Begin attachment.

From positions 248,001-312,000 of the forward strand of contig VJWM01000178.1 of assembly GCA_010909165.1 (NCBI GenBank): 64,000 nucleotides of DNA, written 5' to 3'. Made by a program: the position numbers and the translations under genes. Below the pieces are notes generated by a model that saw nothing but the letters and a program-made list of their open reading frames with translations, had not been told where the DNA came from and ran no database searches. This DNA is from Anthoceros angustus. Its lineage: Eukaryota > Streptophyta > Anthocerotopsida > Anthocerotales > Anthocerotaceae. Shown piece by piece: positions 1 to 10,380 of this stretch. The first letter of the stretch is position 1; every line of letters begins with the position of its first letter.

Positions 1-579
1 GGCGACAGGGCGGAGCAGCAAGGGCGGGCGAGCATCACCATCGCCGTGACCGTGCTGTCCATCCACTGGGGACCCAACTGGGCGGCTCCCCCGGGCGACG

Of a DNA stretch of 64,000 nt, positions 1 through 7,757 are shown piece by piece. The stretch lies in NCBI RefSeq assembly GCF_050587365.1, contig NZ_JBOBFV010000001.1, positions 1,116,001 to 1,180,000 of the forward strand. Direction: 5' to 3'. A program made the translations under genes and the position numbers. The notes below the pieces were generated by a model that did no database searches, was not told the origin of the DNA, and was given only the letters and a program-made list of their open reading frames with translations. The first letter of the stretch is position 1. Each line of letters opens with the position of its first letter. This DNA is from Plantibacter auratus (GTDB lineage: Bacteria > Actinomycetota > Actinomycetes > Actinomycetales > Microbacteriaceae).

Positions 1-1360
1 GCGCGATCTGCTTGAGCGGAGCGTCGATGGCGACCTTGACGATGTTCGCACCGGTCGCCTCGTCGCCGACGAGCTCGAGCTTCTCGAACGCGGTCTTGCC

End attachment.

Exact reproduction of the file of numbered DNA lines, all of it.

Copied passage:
From positions 248,001-312,000 of the forward strand of contig VJWM01000178.1 of assembly GCA_010909165.1 (NCBI GenBank): 64,000 nucleotides of DNA, written 5' to 3'. Made by a program: the position numbers and the translations under genes. Below the pieces are notes generated by a model that saw nothing but the letters and a program-made list of their open reading frames with translations, had not been told where the DNA came from and ran no database searches. This DNA is from Anthoceros angustus. Its lineage: Eukaryota > Streptophyta > Anthocerotopsida > Anthocerotales > Anthocerotaceae. Shown piece by piece: positions 1 to 10,380 of this stretch. The first letter of the stretch is position 1; every line of letters begins with the position of its first letter.

Positions 1-579
1 GGCGACAGGGCGGAGCAGCAAGGGCGGGCGAGCATCACCATCGCCGTGACCGTGCTGTCCATCCACTGGGGACCCAACTGGGCGGCTCCCCCGGGCGACG

Of a DNA stretch of 64,000 nt, positions 1 through 7,757 are shown piece by piece. The stretch lies in NCBI RefSeq assembly GCF_050587365.1, contig NZ_JBOBFV010000001.1, positions 1,116,001 to 1,180,000 of the forward strand. Direction: 5' to 3'. A program made the translations under genes and the position numbers. The notes below the pieces were generated by a model that did no database searches, was not told the origin of the DNA, and was given only the letters and a program-made list of their open reading frames with translations. The first letter of the stretch is position 1. Each line of letters opens with the position of its first letter. This DNA is from Plantibacter auratus (GTDB lineage: Bacteria > Actinomycetota > Actinomycetes > Actinomycetales > Microbacteriaceae).

Positions 1-1360
1 GCGCGATCTGCTTGAGCGGAGCGTCGATGGCGACCTTGACGATGTTCGCACCGGTCGCCTCGTCGCCGACGAGCTCGAGCTTCTCGAACGCGGTCTTGCC